This analysis is a large retrospective case-controlled study to examine the role of NT-proBNP in AECOPD-PH. Our findings suggest that NT-proBNP has a diagnostic efficacy to predict morbidity in patients with AECOPD-PH and 175.14 pg/mL is a predictive NT-proBNP threshold. And NT-proBNP has a weak correlation with severity of PH with AECOPD.
COPD is a common chronic disease, and its incidence has gradually increased recently (11). PH is a common complication of COPD, which seriously affects the prognosis and quality of life of patients (12). AECOPD-PH can cause death in severe cases (13). The prevalence of PH in AECOPD depends on the severity of the disease and the definition of PH.
In our research, we conducted a preliminary statistical analysis of demographic data and some biomarkers, and found that age, gender, complications, smoking and other indicators were statistically significant, in order to eliminate the influence of these confounding factors, PSM (caliper value = 0.05, 1:1 matched) was used to analyze data, NT-proBNP, TBIL and RDW were significantly different in the three groups (P<0.05), and these models did indicate that the results were stable and reliable. Then NT-proBNP, TBIL and RDW were performed by multivariate logistic regression analysis to test the predicting AECOPD-PH relevance, NT-proBNP and TBIL had statistical significance (P<0.05). Then ROC curve was used to examined the diagnostic efficacy of NT-proBNP and TBIL, and found that NT-proBNP was the most suitable biomarker for diagnosing AECOPD-PH (AUC = 0.651). Finally, NT-proBNP had a weak correlation with severity of AECOPD-PH.
PH increases natriuretic peptide secretion in the right-sided heart chambers. Gene expression of NT-proBNP is up-regulated in the right atria with increased pressures, disruption of the natriuretic peptide receptor NPR-A worsens hypoxia-induced PH (14). NT-proBNP is typically influenced by age, gender, and obesity in addition to renal function (15), in our research, first, we excluded the patients with renal insufficiency, then data analysis indicated age and gender indeed had a significant difference between COPD group and AECOD-PH group, however, BMI had no significant difference (P>0.05), it might be associated with low distribution of obesity in China. We and other studies revealed low NT-proBNP levels in stable COPD patients (16).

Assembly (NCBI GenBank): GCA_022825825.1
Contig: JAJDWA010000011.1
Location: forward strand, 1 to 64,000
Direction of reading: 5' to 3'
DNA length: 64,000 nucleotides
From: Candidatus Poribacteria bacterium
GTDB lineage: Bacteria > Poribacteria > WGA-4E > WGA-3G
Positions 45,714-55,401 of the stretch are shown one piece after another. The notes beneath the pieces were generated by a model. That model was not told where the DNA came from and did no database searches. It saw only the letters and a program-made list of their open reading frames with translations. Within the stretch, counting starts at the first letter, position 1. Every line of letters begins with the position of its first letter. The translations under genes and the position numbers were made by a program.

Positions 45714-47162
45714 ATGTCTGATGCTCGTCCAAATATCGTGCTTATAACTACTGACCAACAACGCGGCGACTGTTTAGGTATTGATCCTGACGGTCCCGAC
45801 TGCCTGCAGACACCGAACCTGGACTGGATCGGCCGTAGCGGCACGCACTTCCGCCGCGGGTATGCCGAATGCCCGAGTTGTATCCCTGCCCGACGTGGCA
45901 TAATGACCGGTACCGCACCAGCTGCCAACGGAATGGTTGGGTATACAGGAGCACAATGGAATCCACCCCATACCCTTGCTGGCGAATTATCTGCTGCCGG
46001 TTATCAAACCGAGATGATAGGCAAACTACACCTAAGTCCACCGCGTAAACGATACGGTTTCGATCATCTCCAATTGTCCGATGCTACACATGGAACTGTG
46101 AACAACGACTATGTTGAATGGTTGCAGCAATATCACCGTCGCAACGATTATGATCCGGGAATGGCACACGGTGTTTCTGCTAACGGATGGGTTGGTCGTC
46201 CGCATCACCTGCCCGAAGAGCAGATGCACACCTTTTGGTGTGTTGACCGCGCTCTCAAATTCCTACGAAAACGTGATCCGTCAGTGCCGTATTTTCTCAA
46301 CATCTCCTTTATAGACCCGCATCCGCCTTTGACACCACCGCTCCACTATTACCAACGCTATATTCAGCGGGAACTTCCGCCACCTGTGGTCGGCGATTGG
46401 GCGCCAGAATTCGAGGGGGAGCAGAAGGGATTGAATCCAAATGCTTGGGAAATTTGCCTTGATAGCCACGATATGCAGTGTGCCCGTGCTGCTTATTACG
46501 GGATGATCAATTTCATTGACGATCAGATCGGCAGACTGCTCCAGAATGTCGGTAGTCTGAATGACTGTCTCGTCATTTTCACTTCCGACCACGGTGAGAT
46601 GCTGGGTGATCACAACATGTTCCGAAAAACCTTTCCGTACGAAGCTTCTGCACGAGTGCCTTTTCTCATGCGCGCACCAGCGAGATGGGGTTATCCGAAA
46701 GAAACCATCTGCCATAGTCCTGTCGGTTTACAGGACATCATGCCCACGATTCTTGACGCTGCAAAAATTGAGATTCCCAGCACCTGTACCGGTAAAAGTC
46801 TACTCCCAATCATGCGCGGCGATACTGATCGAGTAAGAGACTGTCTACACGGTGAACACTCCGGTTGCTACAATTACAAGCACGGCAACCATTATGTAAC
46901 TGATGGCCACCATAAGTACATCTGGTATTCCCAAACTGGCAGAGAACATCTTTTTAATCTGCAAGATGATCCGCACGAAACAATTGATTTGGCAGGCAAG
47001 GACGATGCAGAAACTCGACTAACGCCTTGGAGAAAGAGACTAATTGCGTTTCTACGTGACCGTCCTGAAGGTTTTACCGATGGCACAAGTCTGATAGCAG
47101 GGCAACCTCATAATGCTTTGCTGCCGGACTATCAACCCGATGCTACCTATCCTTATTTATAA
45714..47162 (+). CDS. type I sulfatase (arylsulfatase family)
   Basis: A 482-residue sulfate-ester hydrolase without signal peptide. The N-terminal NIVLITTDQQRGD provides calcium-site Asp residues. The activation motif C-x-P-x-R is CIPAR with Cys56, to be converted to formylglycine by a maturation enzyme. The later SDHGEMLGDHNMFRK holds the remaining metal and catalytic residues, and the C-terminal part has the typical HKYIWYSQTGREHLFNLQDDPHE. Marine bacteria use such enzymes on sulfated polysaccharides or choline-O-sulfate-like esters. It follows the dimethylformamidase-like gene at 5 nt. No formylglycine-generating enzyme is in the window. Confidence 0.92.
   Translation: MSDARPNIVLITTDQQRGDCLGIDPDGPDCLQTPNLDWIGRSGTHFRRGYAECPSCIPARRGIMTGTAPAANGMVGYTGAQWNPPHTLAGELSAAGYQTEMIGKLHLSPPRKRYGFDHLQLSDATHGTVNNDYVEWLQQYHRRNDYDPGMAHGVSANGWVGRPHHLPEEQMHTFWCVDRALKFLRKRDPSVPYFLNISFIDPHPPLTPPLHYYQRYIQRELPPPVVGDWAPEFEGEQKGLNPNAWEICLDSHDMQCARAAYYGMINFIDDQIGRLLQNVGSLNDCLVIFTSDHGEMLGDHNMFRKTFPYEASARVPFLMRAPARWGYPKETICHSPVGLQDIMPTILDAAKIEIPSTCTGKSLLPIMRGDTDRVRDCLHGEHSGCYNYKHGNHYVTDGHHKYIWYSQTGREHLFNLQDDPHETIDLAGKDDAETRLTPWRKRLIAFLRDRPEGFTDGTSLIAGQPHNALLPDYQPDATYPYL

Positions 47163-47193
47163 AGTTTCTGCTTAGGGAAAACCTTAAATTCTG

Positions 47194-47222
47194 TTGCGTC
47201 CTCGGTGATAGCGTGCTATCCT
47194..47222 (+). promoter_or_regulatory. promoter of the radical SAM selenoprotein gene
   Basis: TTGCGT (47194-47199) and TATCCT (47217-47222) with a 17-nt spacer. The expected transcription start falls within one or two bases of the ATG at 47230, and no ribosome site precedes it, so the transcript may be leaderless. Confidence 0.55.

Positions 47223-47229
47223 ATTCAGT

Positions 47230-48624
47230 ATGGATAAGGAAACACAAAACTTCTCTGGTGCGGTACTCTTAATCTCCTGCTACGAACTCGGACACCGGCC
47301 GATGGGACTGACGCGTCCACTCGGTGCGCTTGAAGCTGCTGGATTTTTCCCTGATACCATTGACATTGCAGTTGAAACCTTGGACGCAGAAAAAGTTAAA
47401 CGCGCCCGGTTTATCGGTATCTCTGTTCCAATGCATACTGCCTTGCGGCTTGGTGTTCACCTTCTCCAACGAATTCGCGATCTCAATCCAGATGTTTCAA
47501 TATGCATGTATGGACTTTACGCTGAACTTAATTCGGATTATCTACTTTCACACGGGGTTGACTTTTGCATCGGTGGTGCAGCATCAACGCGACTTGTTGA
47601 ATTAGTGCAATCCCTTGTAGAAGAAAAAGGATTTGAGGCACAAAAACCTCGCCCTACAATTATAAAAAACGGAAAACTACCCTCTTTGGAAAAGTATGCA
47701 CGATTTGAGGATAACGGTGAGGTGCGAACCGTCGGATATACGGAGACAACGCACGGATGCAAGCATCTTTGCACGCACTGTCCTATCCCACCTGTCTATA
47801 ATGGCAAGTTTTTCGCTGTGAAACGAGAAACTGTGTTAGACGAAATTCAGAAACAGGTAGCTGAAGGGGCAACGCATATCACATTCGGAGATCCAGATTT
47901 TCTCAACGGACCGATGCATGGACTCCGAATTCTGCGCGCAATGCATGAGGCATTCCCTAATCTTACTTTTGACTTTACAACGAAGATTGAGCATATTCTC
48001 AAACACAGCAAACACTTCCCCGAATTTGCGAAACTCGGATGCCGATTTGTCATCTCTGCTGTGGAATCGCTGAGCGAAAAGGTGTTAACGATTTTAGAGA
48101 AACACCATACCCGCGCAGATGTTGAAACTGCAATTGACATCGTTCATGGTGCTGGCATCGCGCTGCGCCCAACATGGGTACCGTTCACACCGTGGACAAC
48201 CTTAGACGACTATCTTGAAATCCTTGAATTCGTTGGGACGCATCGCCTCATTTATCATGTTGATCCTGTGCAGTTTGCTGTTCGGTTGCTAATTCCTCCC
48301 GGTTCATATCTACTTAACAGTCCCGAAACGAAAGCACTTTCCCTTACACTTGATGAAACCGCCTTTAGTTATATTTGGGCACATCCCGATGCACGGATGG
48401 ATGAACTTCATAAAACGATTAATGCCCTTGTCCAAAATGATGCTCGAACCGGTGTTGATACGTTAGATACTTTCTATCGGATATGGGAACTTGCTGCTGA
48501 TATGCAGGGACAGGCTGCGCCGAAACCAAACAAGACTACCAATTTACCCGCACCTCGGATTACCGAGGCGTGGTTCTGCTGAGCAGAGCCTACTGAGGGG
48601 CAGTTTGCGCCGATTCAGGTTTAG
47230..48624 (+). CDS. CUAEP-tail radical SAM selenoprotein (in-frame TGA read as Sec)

In the absence of a significant left heart disease, NT-proBNP serves as a biomarker of an increased workload of the right heart originating from pulmonary arterial hypertension (17, 18). We did not have the opportunity to assess the NT-proBNP levels during periods of stable COPD, since data have shown these values to be significantly lower than during AECOPD group or AECOPD-PH group. The results showed that elevated NT-proBNP levels predicted morbidity rather than severity of AECOPD-PH. First, we excluded chronic cardiac insufficiency in all enroll patients, NT-proBNP elevation was a result of AECOPD-PH, different statistical models were performed to draw a reliable and stable conclusion of the demographic data and different biomarkers in AECOPD and AECOPD-PH groups, we supported that NT-proBNP could predict the morbidity of AECOPD-PH, accordingly, in our study, elevated NT-proBNP levels (≥ 175.14 pg/mL) had a more significant predictive value than TBIL (AUC = 0.651 VS AUC = 0.590), which was diagnosed with sensitivity (61.7%) and specificity (63.8%). Based on the PASP values of echocardiography (it allows an estimation of the pulmonary artery pressure and gives an overall impression of the right and left heart deformities and function), the AECOPD-PH group was further divided into several subgroups (mild, moderate and severe). However, elevated NT-proBNP had a weak correlation with severity of AECOPD-PH (r = 0.299, P = 0.001). Macchia et al. supported that the assessment of NT-proBNP was useful for the detection of ventricular dysfunction in patients with COPD. A cut-off value of 160 pg/mL increased>10-fold the probability of finding ventricular dysfunction with echocardiography, it is basically consistent with our ROC results. For AECOPD patients, NT-proBNP measurement may help identify patients with PH. In multiple studies, NT-proBNP did not correlate with typical parameters used to evaluate severity of exacerbation such as hypoxia, hypercapnia type of exacerbation, or forced expiratory volume in the first second of expiration, our study also agreed with it. A few studies have demonstrated elevated BNP correlating with increasing mortality, either in hospital or long-term (19). This association has not been replicated in other studies with larger COPD populations, making the prior observation a potential consequence of a smaller sample size (20, 21). We were unable to assess the association of NT-proBNP independently in a multivariate analysis due to the low in-hospital mortality rate in our population.